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Malians protest against President Keita policies, demand resignation

By News Desk

Thousands of Malians joined a protest rally in the capital Bamako to demand the resignation of President Ibrahim Keita over what they say is his mishandling of many crises plaguing the west African nation.

Keita, re-elected in 2018 for a second five-year term, is struggling with a years-long security crisis in northern Mali, an outbreak of the new coronavirus and political tensions arising from a disputed legislative election in March.

Various political groups and human rights activists helped organise the demonstration, which had the backing of influential Muslim cleric Mahmoud Dicko.

“I’m here today to tell President IBK (the widely used initials of Keita’s names) that he is incompetent and that he cannot govern this country… He should resign,” Moussa Traore, an unemployed man in his 30s, told Reuters.

The protesters, who were armed with placards with different inscriptions, brandished it to express their displeasure against the government. Some of the inscriptions reads, “IBK must go” and “No to bad governance”.

Police declined to give an estimate of the number of protesters, but the U.S. Embassy in Mali said on its Twitter account that approximately 20,000 people had gathered at Bamako’s Independence Monument at the start of the rally.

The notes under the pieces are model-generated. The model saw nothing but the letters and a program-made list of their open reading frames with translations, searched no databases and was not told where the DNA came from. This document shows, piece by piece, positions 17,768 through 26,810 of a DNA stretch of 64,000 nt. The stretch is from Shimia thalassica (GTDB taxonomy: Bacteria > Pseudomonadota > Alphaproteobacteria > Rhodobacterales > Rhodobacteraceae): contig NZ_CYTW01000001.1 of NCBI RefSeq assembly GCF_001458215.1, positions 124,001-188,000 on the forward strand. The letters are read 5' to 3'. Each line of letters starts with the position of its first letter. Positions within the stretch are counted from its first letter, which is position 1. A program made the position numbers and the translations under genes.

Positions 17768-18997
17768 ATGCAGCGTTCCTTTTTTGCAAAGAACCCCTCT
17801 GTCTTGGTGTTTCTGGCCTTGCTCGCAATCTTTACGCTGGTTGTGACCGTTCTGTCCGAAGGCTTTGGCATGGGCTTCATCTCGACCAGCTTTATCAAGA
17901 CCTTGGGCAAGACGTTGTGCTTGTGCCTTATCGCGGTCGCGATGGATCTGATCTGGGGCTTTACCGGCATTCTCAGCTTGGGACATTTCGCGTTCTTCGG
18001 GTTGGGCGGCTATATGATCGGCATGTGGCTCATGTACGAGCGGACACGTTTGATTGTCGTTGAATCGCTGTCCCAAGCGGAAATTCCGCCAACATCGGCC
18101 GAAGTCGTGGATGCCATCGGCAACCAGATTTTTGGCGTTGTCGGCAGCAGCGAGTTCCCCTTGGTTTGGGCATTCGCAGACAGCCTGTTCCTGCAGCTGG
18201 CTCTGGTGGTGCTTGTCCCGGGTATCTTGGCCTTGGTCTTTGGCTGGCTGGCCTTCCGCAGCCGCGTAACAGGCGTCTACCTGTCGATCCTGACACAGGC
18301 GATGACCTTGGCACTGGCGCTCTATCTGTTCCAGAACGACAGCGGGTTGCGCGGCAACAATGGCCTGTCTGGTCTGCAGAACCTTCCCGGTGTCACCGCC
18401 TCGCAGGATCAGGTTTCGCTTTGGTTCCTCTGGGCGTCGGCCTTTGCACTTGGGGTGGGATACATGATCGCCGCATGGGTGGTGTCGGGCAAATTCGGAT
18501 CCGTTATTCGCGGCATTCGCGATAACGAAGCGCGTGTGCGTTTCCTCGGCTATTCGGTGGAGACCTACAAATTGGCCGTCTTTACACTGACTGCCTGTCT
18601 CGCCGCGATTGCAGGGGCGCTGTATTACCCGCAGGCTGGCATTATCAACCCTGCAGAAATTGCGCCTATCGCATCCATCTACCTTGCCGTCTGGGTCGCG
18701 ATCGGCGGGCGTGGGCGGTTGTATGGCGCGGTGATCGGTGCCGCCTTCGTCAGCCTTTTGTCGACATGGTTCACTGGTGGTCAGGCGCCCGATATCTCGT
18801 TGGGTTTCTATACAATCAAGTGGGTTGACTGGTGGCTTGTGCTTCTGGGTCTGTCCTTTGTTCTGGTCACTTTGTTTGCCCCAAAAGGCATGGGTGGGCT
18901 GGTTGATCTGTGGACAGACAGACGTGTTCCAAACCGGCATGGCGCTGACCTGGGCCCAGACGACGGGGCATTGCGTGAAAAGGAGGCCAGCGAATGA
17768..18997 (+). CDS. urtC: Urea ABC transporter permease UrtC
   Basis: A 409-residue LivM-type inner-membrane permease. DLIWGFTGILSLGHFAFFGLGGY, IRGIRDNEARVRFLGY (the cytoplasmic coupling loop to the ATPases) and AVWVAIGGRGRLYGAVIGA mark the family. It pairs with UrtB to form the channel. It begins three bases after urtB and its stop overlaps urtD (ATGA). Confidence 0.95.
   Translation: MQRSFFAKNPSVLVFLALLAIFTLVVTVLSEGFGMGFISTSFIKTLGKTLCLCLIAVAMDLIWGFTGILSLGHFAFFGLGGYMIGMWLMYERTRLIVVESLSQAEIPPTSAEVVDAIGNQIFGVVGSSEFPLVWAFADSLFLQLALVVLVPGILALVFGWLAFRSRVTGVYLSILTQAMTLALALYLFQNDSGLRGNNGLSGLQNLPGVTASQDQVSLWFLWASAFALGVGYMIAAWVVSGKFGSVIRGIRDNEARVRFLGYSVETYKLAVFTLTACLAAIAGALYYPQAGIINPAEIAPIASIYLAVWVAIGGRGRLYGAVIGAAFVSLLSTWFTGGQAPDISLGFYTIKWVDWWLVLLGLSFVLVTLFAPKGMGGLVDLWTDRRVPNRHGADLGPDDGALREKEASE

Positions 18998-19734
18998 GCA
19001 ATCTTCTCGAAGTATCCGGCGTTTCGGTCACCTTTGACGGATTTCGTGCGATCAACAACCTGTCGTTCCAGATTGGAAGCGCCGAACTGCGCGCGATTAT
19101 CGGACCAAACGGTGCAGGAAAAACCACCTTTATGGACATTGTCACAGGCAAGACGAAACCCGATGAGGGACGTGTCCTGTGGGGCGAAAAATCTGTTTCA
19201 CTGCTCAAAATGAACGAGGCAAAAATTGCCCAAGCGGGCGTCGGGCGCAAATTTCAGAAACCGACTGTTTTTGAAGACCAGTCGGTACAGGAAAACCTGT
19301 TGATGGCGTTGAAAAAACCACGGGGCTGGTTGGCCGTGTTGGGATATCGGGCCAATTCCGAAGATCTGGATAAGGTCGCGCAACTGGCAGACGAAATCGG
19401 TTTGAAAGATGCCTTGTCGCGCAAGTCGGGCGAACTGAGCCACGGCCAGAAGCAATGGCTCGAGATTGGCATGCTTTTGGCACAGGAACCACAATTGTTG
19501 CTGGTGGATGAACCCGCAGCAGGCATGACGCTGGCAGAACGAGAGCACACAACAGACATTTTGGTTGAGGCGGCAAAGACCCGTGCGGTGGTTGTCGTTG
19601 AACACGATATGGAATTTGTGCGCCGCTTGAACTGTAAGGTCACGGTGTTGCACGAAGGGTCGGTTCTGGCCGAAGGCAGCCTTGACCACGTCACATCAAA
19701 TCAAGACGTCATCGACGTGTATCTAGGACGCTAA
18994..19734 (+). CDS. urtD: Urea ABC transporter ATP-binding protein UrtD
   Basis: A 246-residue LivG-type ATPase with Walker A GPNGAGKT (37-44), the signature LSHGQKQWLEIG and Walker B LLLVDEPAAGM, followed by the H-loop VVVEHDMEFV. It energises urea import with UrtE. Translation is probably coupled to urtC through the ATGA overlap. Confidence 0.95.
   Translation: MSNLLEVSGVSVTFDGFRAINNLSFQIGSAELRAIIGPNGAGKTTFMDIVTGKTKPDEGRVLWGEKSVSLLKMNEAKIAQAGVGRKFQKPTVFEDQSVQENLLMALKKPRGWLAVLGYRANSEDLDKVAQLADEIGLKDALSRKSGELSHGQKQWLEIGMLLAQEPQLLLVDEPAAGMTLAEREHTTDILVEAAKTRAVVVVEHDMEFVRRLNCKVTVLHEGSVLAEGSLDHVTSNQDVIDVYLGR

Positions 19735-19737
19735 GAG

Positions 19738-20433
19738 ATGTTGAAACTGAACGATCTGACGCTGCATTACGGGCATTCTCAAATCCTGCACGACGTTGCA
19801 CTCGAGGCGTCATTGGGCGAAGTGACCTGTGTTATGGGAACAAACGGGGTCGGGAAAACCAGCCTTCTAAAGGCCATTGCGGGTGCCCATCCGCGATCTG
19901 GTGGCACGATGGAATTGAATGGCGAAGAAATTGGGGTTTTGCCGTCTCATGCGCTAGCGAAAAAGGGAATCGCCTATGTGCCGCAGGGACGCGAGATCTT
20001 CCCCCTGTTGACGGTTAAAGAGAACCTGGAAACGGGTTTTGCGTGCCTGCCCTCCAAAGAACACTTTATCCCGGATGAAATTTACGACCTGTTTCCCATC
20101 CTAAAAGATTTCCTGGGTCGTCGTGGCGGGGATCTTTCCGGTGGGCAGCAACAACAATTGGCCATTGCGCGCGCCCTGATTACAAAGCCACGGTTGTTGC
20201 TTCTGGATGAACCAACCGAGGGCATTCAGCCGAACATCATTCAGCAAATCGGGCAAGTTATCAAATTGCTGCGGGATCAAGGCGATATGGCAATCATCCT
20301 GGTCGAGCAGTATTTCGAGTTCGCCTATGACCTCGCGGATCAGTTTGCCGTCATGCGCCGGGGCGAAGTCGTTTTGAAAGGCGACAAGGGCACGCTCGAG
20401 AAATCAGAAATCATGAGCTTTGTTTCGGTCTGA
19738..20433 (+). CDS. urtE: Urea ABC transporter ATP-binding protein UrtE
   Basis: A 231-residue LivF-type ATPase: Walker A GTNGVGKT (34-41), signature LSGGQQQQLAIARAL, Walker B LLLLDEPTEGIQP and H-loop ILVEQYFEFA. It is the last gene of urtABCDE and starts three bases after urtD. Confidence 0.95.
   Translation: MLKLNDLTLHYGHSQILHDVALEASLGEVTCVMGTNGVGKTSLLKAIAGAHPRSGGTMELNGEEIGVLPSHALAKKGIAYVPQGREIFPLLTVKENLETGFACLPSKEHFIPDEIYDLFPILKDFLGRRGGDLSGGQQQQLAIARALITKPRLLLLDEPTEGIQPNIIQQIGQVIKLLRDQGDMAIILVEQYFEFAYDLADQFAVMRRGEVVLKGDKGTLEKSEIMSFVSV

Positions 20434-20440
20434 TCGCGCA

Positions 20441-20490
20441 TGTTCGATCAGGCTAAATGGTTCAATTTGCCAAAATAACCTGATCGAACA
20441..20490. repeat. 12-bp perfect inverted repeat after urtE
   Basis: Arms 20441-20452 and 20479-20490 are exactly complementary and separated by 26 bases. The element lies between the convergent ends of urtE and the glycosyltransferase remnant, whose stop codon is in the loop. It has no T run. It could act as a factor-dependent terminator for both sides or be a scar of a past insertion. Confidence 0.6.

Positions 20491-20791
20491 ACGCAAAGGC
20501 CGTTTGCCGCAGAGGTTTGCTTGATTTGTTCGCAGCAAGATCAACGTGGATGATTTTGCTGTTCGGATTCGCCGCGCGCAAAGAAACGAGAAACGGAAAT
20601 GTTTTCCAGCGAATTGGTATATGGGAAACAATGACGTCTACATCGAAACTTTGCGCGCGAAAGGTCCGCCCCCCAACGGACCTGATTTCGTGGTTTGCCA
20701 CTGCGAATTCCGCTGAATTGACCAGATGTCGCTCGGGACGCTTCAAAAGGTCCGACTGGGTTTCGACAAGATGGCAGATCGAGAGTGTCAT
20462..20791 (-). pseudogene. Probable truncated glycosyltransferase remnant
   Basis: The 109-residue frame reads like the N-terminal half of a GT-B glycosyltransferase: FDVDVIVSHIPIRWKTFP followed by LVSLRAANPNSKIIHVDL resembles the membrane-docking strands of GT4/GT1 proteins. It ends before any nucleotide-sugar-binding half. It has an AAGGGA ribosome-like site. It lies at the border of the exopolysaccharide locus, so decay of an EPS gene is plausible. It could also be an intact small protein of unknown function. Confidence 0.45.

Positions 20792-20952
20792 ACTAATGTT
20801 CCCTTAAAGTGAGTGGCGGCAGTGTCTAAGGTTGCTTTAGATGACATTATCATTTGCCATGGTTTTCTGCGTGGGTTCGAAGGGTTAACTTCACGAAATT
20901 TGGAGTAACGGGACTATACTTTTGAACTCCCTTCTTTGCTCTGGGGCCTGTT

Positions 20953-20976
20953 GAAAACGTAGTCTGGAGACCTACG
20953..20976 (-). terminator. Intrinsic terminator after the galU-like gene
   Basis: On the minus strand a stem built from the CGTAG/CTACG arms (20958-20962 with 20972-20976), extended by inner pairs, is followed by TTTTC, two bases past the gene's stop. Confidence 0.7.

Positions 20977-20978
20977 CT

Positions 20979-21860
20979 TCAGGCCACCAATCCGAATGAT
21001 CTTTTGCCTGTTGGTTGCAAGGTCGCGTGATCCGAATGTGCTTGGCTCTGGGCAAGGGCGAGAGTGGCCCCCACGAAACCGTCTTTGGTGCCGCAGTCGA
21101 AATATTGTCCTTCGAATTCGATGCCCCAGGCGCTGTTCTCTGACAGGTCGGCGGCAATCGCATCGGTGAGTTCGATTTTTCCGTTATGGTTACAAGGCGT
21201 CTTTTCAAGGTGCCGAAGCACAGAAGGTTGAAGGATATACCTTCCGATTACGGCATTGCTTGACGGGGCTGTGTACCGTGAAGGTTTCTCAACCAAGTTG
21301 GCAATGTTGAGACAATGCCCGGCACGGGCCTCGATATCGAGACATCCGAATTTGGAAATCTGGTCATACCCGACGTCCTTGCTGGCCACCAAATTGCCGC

“The crisis in the north has worsened and spread to the centre of the country. There is no security, no jobs,” said Ben Adama Diarra, 33, a spokesman for one of the rally organisers. Every day, we record deaths (from the violence and COVID-19). Mali is becoming a large cemetery,” he added.

The Sahel nation, which has a population of around 19 million, has so far reported 1,485 cases of COVID-19, the lung disease caused by the new coronavirus, and 87 deaths.

Mali, which produces gold and cotton, has struggled to find stability since 2012 when jihadist fighters hijacked an insurrection by Tuareg separatists, seizing the entire desert north of the country.

French troops helped to recapture the north but violence persists, despite the presence of thousands of United Nations troops, with groups linked to al Qaeda and Islamic State stoking intercommunal tensions.

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